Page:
Despite challenges, South African exporter Tru-Cape Fruit Marketing had a good season in 2021.
These challenges included fluctuating foreign-exchange rates, market lockdowns and major logistics headaches stemming from a lack of equipment availability, increasing shipping costs and massive delays.
“Low economic growth also weighed on us,” said Roelf Pienaar, managing director of Tru-Cape. “The good news is that this was a record year for Tru-Cape, with volume close to 18m cartons of fruit sold.
“We established the Tru-Cape brand in the Far East and Middle Eastern markets, and we saw good growth in apple sales to Europe. Close to 68 per cent of our sales are in foreign-exchange currencies with the bulk being in US Dollar.”
Heading into 2022, Pienaar said some significant challenges remain.
“While early days yet, we foresee that the logistical challenges will continue in the year ahead,” he explained. “We also expect inflation to rise in South Africa and globally and an even greater growth of the discounters who will want to push prices down for their customers.”
To mitigate the impact of downward price pressure on farm gate returns, Tru-Cape Marketing is looking at ways to unlock added value for growers.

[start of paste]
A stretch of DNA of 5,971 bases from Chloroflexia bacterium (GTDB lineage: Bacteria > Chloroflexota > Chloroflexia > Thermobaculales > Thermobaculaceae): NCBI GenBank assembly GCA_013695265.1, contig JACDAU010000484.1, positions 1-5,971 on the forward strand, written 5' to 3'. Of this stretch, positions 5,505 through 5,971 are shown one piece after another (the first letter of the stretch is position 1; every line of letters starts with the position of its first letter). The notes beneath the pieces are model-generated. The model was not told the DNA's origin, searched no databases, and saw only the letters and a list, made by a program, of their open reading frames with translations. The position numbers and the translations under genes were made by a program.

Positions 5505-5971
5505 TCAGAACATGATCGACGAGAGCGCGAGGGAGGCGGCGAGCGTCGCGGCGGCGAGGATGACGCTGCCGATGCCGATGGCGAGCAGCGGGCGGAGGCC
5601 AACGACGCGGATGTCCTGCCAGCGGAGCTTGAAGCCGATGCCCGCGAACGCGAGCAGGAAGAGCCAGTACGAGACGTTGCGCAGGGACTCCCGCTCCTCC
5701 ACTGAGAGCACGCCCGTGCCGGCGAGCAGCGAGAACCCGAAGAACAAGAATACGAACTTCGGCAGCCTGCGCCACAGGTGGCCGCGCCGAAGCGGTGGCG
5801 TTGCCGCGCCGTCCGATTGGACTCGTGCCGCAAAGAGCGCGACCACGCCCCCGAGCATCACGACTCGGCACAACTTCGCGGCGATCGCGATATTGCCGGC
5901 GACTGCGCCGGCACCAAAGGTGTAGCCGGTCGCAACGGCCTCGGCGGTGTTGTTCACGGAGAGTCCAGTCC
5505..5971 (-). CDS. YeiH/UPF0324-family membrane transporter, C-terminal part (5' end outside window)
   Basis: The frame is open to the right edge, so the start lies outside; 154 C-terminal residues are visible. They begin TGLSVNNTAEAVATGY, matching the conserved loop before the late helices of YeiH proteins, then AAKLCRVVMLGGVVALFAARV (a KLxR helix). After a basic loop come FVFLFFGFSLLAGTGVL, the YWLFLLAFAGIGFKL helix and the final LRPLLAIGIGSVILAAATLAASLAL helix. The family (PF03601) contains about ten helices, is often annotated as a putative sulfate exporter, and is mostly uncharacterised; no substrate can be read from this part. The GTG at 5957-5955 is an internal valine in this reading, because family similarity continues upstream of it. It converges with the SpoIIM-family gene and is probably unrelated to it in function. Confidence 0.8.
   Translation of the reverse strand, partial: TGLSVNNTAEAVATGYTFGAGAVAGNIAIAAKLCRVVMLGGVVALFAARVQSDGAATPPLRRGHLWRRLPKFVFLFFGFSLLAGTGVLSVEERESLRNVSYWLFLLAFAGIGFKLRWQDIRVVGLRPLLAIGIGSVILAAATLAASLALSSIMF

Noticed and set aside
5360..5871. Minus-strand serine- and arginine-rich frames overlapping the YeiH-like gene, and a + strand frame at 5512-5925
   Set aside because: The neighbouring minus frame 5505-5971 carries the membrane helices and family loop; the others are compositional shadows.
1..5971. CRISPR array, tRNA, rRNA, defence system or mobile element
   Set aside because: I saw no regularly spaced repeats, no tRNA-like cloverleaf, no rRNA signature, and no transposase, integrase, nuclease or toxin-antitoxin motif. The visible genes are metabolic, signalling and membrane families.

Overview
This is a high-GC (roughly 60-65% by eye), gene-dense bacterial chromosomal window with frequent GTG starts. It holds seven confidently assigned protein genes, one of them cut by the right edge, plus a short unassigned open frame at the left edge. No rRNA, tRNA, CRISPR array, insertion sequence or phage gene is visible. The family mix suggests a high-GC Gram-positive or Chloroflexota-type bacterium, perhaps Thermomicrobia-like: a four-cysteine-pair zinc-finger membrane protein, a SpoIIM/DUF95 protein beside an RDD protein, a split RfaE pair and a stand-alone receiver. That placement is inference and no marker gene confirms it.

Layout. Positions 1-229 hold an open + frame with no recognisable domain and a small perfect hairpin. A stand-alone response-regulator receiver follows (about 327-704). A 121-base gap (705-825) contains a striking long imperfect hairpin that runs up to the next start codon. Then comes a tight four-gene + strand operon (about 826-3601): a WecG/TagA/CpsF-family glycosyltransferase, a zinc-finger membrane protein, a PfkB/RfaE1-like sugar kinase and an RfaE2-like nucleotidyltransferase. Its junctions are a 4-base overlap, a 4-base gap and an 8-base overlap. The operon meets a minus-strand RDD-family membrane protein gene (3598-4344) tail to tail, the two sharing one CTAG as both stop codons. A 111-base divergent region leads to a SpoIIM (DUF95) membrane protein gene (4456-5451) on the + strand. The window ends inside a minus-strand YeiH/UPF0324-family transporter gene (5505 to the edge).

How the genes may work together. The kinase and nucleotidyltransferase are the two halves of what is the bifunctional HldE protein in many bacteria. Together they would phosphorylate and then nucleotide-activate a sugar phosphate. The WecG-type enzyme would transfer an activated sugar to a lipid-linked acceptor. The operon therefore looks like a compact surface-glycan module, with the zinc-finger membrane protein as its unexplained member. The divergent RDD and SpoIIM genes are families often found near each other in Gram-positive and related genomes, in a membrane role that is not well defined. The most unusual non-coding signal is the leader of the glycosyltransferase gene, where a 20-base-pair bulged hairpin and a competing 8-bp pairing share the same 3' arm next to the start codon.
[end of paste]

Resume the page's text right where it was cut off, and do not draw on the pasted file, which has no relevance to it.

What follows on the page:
“This will include consolidating and establishing join ventures within the value chain,” Pienaar said. “The possibility of greater market access in China for pears and Thailand for apples is also very positive.
“Our strategy continues to be getting closer to retailers and understanding the needs of our customers. It is important that we visit the markets in which we trade to fully understand the opportunities and risks. As much as Zoom and other virtual platforms have allowed us to continue to operate there is no real substitute for sitting across the table from someone and our teams have already began travelling again.”
Tru-Cape exports about 28 per cent of all South African apples and 22 per cent of South African pears to 105 countries.
“Over half our volume is sold on the African continent, including South Africa, and we are proud to sell our fruit into 51 out of 54 countries north of our borders, with the bulk going into West Africa and Nigeria, and the rest into Kenya and East Africa,” Pienaar said.